The early years of starting up

Reverse of the first Harrison & Co business card

Reverse of the first Harrison & Co business card

Here are a few more Q&As that Bill Beachy asked me to contribute for his forthcoming book, Drawn to Business.

The next set of questions that Bill asked are mainly related to the early years of starting a studio. Sign-up here to receive updates on Drawn To Business prior to its publication.

Were there any key moments or strategies to your survival in the early years?
I had a few, not all of them I’d recommend trying though. With the benefit of experience, I wouldn’t repeat some of them.
– From the outset, provide a trustworthy and personal approach.
– Keeping the client up-to-date on the progress of a project, so that they never have to actually request an update. There’s nothing worse than a client feeling in the dark of a projects progress.
– I pitched a lot in the early days, some paid, some free. I would put heart and soul into every pitch, sometimes spending weeks on a pitch. I wouldn’t recommend this any longer, especially free pitching, but it enabled me to win some clients that we still work with over ten years later.
– I kept a very keen eye on cash flow. Probably the hardest and scariest thing for a designer to do, but I got some good advice early on – “cash is king” – meaning that you need to keep a healthy reserve in the bank, and don’t spend more than you earn. Simple as that.
– I pretty much said yes to everything. Again, I wouldn’t recommend that as a strategy now, but it kept me going when my first child was born and my wife was on maternity leave.

Do you have any advice on how to best start a design firm?
Start out with a clear idea of who you are, what you offer and try to firm up on some core values. I didn’t do this at all. Although I had a vague idea, I just jumped straight in without having anything written down and no anchor points. I have those now though.
– Be mindful about what type of work you say yes to, it’s likely you’ll get more of the same.
– Keep an eye on cash flow, it’s the lifeblood of your business.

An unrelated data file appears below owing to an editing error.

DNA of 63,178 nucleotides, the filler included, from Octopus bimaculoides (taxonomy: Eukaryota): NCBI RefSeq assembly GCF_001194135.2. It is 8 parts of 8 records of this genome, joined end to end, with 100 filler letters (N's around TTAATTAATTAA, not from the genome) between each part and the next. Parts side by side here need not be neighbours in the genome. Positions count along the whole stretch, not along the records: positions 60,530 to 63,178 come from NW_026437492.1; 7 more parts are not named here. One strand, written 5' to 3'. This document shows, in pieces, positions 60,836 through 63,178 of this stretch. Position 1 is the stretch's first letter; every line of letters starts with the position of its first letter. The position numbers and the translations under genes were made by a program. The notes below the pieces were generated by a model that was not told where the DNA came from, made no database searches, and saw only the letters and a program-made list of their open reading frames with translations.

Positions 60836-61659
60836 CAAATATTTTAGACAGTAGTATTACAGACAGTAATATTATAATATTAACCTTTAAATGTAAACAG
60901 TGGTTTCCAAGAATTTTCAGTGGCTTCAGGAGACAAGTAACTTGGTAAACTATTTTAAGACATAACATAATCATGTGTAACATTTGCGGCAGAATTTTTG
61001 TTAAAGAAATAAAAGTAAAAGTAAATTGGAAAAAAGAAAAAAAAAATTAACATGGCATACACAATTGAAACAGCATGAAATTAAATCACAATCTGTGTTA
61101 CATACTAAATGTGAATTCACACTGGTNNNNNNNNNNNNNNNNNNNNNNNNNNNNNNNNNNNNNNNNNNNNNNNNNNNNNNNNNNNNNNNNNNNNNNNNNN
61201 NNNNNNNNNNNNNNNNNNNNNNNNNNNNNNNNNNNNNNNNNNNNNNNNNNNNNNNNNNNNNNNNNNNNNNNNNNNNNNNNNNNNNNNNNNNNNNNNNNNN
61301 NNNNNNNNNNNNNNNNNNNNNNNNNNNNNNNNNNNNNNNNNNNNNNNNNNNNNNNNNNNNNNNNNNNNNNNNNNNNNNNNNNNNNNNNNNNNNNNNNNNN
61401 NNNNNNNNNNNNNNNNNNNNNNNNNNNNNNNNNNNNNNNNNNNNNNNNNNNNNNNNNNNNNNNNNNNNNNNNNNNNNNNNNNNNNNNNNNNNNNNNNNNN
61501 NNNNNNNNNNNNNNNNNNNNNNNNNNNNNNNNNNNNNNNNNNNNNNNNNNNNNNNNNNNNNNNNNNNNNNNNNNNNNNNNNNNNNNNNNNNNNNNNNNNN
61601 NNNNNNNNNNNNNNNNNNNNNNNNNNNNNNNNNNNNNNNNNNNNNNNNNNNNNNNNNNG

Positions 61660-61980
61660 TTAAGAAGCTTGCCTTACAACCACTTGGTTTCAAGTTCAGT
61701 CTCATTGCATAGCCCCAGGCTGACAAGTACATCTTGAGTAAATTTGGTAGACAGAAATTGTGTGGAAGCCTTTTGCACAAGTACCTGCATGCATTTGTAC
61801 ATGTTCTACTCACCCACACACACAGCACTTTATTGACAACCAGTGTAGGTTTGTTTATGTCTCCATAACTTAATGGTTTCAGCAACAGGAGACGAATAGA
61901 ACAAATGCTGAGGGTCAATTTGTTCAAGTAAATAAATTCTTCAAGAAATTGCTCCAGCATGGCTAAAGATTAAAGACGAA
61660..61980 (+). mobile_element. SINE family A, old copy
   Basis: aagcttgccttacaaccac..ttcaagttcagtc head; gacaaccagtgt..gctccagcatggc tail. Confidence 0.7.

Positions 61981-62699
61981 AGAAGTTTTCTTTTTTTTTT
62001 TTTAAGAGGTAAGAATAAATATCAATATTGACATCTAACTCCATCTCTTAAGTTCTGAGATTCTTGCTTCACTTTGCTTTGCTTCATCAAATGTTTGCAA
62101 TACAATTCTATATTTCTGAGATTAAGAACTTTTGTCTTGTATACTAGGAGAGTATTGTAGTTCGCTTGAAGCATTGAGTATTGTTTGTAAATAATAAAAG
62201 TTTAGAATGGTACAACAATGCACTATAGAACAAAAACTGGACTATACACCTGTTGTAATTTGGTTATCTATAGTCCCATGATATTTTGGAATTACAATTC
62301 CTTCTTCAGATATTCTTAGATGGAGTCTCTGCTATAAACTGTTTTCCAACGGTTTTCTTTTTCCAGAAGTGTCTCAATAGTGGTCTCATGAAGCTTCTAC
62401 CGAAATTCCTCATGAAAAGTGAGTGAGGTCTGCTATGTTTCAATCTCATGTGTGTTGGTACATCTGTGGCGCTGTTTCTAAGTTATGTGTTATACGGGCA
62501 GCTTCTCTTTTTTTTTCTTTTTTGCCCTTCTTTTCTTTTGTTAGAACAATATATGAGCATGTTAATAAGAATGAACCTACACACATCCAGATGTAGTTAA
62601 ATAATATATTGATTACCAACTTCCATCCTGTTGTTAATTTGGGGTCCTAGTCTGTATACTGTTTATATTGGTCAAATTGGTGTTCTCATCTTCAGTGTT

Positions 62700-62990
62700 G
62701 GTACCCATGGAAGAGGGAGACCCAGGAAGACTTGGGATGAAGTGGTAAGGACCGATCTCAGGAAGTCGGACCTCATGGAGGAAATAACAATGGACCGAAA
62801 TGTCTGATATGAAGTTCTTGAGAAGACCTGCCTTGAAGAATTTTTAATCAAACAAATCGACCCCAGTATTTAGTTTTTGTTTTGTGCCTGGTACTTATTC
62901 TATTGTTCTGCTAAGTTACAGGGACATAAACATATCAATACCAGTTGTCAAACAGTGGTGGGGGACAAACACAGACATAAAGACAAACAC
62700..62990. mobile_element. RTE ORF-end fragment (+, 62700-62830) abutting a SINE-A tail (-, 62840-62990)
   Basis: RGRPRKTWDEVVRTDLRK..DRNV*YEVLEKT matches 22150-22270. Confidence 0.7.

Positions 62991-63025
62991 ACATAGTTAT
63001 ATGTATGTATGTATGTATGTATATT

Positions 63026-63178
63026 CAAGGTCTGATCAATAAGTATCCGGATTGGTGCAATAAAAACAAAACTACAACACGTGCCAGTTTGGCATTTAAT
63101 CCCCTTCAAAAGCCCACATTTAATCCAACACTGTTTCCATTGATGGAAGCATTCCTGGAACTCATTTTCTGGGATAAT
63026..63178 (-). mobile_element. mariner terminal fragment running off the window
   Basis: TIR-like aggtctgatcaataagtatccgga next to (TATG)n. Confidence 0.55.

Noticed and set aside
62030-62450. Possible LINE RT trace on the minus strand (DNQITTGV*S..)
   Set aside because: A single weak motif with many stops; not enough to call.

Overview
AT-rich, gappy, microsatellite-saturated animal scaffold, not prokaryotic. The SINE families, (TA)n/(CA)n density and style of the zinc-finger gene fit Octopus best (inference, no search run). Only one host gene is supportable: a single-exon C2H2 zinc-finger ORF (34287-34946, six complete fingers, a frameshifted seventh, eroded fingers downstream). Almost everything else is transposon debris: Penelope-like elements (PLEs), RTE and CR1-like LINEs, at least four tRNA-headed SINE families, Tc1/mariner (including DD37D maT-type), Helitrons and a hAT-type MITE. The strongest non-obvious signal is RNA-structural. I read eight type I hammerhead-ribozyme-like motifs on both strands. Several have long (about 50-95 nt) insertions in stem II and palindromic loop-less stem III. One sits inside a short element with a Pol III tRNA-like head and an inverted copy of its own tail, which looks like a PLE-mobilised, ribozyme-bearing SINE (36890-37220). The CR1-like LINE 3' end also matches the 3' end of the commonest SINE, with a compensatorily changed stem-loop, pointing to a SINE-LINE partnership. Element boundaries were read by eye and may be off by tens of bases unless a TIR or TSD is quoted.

– Get a good accountant and farm out admin as soon as you can (but remember to keep a hawk eye on the financial performance yourself). Farm it out but don’t abdicate responsibility.
– Work your networks. For me, over 75% of new business is from a referral source, the people you already know are likely to be the connection between you and your next new client.
– Keep your costs really low at first, work from home, make your kit last as long as possible, think twice before you splash out on fixed overheads – rent, wages, etc.
– I set up a studio on my own, but had huge support from my wife. I don’t regret setting up without the support of a business partner, but I do sometimes think it may have been wise to have one. There are benefits to being the sole owner, but I also believe there are many benefits to having an equal partner. Is there anyone you know whose skills complement yours?
– Take some creative risks. It’s why you set up on your own, isn’t it? You don’t have that Creative Director looking over your shoulder now, so give those ideas you always wanted to try a run for their money. You might be surprised at how willing some clients are to go with adventurous ideas that your old Creative Director wouldn’t have had the courage to present.
– Use your independence to explore new working processes – it’s your gig now. Take clients on a journey with you, they love that.
– Remember the people who helped you to get started, and the people who helped you along the way when you were fresh from college. Try to make time to say thanks to them every now and then, and let them know what you’re up to – spread the love.

Have you grown your business organically, or inorganically? Do you use loans much to push growth?